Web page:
Pathways of steroid hormone metabolism in adipose tissue. Bold boxes highlight steroid hormones. Italics denote enzymes with arrows indicating direction of metabolism. Aromatase enzyme highlighted in bold italics. 3β-HSD1, 3β-hydroxysteroid dehydrogenase type 1; 17β-HSD2, 17β-hydroxysteroid dehydrogenase type 2; 17β-HSD3, 17β-hydroxysteroid dehydrogenase type 3; 17β-HSD5, 17β-hydroxysteroid dehydrogenase type 5; 17β-HSD12, 17β-hydroxysteroid dehydrogenase type 12. Image was compiled by the author by drawing on information from [56, 116, 117]

In the obese male, excess adipose tissue provides an environment conducive to increased estrogen production. Indeed, obese men produce as high as 2-fold more estrogen than men with average BMI [66] and males with very high BMI (≥35) show markedly decreased testosterone levels and increased concentrations of estradiol in blood plasma [15, 6771]. Thus, weight increase coupled with the declining levels of hormones in the ageing male could provide a hormone environment which helps promote the genesis of MBC in obese men. In addition, a study by Brinton et al. [14], which included results from the Male Breast Cancer Pooling Project, provided evidence from over 2,400 patients from 10 cohort studies indicating that obesity was a positive risk factor for MBC; the authors observed a 30 % increased risk in MBC from obesity. This increased risk was in agreement with studies in post-menopausal FBC demonstrating a similar increased risk in cancer [7274].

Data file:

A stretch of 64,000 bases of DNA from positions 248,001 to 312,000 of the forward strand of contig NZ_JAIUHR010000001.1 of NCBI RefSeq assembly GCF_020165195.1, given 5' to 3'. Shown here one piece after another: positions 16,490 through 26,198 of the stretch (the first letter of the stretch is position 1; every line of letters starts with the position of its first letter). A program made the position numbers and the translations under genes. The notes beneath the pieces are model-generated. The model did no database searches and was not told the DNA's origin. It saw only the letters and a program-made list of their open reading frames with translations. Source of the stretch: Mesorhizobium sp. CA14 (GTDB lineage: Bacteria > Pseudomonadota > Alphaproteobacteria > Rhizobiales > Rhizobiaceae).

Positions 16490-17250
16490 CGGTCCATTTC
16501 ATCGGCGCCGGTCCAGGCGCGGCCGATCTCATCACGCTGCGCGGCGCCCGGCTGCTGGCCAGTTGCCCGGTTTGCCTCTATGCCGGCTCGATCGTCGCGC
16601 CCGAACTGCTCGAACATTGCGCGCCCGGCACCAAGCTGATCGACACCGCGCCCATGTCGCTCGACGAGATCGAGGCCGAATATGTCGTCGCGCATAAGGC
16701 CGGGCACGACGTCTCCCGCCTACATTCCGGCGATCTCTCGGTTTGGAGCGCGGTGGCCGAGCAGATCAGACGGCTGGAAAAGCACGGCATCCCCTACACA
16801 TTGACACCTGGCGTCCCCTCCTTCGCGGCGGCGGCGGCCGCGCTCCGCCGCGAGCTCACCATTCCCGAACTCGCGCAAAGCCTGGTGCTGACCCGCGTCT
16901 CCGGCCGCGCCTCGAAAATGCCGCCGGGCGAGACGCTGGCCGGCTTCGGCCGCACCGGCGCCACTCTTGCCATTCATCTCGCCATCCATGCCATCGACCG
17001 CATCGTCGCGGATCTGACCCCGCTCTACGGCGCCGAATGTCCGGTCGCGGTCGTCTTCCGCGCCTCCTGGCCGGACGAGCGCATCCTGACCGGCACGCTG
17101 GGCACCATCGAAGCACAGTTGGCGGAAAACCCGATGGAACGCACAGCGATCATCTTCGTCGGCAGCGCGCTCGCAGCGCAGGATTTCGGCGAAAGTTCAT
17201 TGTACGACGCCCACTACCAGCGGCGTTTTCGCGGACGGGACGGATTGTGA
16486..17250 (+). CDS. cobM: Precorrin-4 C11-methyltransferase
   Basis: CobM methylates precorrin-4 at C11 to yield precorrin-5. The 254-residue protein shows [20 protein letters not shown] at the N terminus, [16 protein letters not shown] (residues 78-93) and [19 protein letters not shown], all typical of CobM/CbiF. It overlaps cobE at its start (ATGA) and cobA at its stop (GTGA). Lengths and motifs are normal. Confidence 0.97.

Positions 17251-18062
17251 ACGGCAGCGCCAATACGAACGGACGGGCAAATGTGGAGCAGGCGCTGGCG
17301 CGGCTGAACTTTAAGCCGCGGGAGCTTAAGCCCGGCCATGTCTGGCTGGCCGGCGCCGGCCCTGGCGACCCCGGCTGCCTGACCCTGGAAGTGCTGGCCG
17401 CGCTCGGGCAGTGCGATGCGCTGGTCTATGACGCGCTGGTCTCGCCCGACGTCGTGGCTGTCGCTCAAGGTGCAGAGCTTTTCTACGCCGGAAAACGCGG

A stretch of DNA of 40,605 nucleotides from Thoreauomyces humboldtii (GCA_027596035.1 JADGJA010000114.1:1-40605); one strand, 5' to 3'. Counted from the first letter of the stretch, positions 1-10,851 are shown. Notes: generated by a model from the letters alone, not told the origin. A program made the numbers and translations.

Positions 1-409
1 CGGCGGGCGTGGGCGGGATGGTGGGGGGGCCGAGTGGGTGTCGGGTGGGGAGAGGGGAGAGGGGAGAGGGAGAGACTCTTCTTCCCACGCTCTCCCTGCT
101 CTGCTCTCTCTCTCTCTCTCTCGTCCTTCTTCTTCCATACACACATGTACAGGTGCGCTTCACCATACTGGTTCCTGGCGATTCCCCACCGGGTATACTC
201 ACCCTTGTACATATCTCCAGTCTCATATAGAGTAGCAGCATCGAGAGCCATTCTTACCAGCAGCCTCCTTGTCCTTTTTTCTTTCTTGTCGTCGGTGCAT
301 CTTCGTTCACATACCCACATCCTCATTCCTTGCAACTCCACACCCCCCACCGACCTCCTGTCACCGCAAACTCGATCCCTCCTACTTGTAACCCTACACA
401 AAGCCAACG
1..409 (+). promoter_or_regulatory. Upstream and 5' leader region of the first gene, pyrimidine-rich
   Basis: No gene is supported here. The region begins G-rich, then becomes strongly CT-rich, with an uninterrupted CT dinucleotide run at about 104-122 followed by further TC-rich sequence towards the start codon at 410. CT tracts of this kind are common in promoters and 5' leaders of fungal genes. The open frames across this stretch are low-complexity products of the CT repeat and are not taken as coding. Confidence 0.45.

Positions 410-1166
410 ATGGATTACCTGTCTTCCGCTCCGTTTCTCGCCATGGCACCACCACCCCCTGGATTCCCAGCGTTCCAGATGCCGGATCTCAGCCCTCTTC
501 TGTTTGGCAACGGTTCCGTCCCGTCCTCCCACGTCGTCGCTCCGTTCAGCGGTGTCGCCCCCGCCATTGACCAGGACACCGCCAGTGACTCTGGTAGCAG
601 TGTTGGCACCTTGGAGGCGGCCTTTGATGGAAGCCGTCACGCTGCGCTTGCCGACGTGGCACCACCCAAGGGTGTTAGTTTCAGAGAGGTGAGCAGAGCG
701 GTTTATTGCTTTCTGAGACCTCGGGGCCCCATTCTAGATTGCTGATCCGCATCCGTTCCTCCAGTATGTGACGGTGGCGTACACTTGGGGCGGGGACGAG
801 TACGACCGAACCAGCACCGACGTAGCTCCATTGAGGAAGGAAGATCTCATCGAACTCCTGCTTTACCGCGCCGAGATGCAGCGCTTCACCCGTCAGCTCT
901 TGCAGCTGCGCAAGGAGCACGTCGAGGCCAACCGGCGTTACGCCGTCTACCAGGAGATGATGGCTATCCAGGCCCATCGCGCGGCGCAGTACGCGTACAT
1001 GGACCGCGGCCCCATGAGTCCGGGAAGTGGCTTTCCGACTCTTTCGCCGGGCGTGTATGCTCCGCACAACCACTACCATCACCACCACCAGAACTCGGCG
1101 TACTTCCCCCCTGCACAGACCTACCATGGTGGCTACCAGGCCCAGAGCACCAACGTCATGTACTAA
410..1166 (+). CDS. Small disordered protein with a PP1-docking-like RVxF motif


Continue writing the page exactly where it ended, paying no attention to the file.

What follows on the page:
Survival rates and treatment for male breast cancer (MBC)

MBC survival rates are generally assumed to be lower than in FBC, probably as a result of later diagnosis and the assumption that treatments developed through trials for FBC patients will perform equally well in men [75]. A study of over 13,000 men and almost 1.5 million women with breast cancer were reviewed over a 9 year period and showed 5 year survival rates of 74 % for men and 83 % for women [76]. The stage at diagnosis was a determining factor in survival rates for men compared to women. Latter stage diagnosis was more comparable, with 5 year survival in men at 16 % and women at 19 %. [76]. A European study including almost 500,000 women and over 2,500 men concluded that survival was worse in men than women until adjusting for age, stage and treatment, whereby the opposite was true [19]. This is in agreement with other smaller studies [8, 77, 34]. Additionally, time to diagnosis is negatively impacted by the presence of obesity [7880]. This is due, but not limited to, difficulties in self-detection and possible embarrassment in seeking medical consultation due to excess weight. Further, obese patients are more likely to postpone clinical appointments for 3 months following first symptom occurrence [81]. Furthermore, obese patients undergo MRI and ultrasound less often when compared to those within a normal weight range [82]. All of the above may lead to more advanced disease at presentation which could impact survival.